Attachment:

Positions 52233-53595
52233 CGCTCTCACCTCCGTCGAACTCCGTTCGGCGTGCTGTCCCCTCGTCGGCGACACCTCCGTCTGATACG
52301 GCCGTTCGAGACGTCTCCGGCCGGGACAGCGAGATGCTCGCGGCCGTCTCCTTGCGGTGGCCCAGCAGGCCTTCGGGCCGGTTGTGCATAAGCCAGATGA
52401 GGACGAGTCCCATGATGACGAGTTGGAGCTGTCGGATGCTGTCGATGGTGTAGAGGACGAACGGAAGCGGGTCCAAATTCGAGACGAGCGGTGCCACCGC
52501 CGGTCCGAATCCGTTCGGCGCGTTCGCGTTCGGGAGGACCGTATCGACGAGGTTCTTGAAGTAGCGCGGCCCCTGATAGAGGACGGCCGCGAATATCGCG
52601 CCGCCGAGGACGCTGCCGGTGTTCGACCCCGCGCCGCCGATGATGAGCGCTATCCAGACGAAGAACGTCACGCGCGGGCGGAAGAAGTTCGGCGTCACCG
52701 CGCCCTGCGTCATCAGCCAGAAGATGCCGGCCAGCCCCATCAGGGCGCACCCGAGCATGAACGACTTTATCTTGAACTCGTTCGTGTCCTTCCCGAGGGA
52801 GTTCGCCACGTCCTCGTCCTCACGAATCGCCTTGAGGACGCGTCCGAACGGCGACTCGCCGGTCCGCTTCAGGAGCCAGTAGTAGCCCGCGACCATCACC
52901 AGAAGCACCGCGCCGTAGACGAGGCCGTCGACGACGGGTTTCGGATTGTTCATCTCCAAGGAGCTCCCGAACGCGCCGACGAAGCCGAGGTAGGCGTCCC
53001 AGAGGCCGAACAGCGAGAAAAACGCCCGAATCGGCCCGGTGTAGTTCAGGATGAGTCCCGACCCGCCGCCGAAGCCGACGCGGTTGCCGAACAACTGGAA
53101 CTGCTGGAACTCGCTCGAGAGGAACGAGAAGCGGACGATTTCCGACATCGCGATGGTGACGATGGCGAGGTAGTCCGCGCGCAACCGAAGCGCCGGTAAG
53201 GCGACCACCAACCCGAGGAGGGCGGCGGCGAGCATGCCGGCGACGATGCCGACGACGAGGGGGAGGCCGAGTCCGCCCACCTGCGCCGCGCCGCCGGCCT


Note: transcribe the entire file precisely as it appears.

Positions 52233-53595
52233 CGCTCTCACCTCCGTCGAACTCCGTTCGGCGTGCTGTCCCCTCGTCGGCGACACCTCCGTCTGATACG
52301 GCCGTTCGAGACGTCTCCGGCCGGGACAGCGAGATGCTCGCGGCCGTCTCCTTGCGGTGGCCCAGCAGGCCTTCGGGCCGGTTGTGCATAAGCCAGATGA
52401 GGACGAGTCCCATGATGACGAGTTGGAGCTGTCGGATGCTGTCGATGGTGTAGAGGACGAACGGAAGCGGGTCCAAATTCGAGACGAGCGGTGCCACCGC
52501 CGGTCCGAATCCGTTCGGCGCGTTCGCGTTCGGGAGGACCGTATCGACGAGGTTCTTGAAGTAGCGCGGCCCCTGATAGAGGACGGCCGCGAATATCGCG
52601 CCGCCGAGGACGCTGCCGGTGTTCGACCCCGCGCCGCCGATGATGAGCGCTATCCAGACGAAGAACGTCACGCGCGGGCGGAAGAAGTTCGGCGTCACCG
52701 CGCCCTGCGTCATCAGCCAGAAGATGCCGGCCAGCCCCATCAGGGCGCACCCGAGCATGAACGACTTTATCTTGAACTCGTTCGTGTCCTTCCCGAGGGA
52801 GTTCGCCACGTCCTCGTCCTCACGAATCGCCTTGAGGACGCGTCCGAACGGCGACTCGCCGGTCCGCTTCAGGAGCCAGTAGTAGCCCGCGACCATCACC
52901 AGAAGCACCGCGCCGTAGACGAGGCCGTCGACGACGGGTTTCGGATTGTTCATCTCCAAGGAGCTCCCGAACGCGCCGACGAAGCCGAGGTAGGCGTCCC
53001 AGAGGCCGAACAGCGAGAAAAACGCCCGAATCGGCCCGGTGTAGTTCAGGATGAGTCCCGACCCGCCGCCGAAGCCGACGCGGTTGCCGAACAACTGGAA
53101 CTGCTGGAACTCGCTCGAGAGGAACGAGAAGCGGACGATTTCCGACATCGCGATGGTGACGATGGCGAGGTAGTCCGCGCGCAACCGAAGCGCCGGTAAG
53201 GCGACCACCAACCCGAGGAGGGCGGCGGCGAGCATGCCGGCGACGATGCCGACGACGAGGGGGAGGCCGAGTCCGCCCACCTGCGCCGCGCCGCCGGCCT